Friday, November 25, 2011


This is how I will forever remember Djibouti. The area I was in was hot, brown, and unfriendly.

There are many areas of this small country that are warm, beautiful, and welcoming, but I didn't see those. So this is the way I remember it.

Maybe the day will come when I can visit again with tourism in mind.

Speak the local English, not yours.

You must be positively understood in order to do your job. Just because the country speaks English doesn't mean that you speak the language. The English that you have been speaking all of these years is not the same as the English that you are hearing in country.

Listen to how the local people are speaking English and try to copy it. Speak slowly. Get rid of your Southern drawl. Get rid of your cool guy city accent. Speak the way the people around you are.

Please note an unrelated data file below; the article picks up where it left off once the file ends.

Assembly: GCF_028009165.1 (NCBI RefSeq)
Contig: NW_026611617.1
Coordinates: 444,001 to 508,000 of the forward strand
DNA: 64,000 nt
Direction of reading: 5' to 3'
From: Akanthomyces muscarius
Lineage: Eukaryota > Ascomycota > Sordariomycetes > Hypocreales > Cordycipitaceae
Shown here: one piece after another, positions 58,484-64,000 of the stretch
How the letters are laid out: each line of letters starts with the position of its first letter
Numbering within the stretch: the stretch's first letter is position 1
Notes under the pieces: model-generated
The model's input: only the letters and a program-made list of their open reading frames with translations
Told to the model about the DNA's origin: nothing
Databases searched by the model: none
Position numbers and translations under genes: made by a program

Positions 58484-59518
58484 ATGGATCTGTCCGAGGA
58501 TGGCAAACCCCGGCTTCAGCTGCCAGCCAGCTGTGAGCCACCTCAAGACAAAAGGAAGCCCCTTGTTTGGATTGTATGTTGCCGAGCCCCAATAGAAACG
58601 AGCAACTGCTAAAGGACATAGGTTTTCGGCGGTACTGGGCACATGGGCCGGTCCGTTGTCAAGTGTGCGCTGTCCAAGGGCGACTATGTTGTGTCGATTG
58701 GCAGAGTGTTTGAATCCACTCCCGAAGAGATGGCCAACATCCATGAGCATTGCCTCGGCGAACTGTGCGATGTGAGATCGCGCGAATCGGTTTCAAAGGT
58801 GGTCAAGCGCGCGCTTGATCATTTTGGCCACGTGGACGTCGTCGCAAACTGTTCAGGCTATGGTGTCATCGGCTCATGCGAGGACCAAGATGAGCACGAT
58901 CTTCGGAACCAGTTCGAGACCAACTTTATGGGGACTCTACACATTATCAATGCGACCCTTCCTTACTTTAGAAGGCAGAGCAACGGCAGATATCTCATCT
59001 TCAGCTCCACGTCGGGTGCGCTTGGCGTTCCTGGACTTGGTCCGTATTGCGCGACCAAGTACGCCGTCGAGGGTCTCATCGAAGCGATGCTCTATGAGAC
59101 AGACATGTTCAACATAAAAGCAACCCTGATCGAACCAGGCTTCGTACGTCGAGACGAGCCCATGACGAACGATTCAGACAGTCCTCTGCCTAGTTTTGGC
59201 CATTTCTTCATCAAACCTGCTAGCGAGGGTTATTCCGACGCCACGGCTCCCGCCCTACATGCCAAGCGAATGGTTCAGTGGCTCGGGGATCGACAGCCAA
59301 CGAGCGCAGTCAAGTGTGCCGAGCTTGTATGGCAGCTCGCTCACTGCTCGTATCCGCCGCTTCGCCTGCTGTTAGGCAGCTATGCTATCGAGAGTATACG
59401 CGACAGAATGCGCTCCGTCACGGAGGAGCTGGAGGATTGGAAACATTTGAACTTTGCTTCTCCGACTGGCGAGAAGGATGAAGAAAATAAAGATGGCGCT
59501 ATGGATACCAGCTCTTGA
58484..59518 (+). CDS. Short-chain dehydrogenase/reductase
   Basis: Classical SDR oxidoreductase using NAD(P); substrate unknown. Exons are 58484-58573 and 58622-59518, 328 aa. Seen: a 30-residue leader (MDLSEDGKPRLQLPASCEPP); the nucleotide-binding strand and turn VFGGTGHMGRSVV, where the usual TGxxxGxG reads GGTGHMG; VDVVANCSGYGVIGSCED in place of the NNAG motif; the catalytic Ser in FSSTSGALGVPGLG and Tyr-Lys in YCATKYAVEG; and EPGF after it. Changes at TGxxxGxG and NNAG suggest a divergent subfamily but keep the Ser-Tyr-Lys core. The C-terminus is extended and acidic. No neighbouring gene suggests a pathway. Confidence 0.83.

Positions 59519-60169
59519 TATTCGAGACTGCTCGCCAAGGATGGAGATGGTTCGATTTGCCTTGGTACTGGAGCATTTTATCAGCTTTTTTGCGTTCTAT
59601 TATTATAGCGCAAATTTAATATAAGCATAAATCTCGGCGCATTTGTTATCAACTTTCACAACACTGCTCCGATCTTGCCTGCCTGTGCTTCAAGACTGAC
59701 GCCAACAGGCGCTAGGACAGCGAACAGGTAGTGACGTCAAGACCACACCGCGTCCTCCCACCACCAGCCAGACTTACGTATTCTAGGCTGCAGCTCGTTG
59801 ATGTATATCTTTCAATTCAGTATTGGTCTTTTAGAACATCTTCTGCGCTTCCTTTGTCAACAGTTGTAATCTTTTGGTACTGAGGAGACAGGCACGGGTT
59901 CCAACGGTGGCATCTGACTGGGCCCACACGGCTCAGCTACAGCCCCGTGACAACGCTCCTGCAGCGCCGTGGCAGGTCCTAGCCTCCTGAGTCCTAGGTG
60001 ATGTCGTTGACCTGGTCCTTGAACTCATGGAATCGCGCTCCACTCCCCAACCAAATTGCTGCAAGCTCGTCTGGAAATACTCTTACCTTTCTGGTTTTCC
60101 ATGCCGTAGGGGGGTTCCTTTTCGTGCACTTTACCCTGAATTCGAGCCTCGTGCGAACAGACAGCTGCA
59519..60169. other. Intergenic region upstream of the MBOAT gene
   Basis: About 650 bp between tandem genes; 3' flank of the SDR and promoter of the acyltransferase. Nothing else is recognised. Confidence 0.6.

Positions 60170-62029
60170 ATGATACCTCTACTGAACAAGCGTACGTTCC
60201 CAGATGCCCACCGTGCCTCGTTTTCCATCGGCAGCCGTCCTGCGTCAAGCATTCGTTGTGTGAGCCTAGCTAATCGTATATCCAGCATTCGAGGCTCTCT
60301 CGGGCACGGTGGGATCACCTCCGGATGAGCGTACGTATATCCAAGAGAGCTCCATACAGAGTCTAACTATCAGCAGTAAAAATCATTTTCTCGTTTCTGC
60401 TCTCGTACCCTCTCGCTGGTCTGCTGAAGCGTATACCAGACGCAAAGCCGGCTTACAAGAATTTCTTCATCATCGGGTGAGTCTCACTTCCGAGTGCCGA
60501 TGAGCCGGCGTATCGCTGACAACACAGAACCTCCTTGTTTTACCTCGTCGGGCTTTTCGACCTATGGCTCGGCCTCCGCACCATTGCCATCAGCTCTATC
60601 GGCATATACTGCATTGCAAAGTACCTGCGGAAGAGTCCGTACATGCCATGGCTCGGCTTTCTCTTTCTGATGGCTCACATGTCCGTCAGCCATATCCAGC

Listen to how the equivalent foreign language is constructed and form you sentences the same way. If the literal English translation of the local language puts words out of the order you are used to, then learn to spread that way. "What do you know about our language," may turn out to be "You know what of our language."

Speaking the local English will not sound macho. In fact, it may sound downright high-brow and liberal, but you have to do it. If you speak English the way you have been in the States, then no one will understand a word you are saying and then?

No one will want to work with you.

Deal breaker.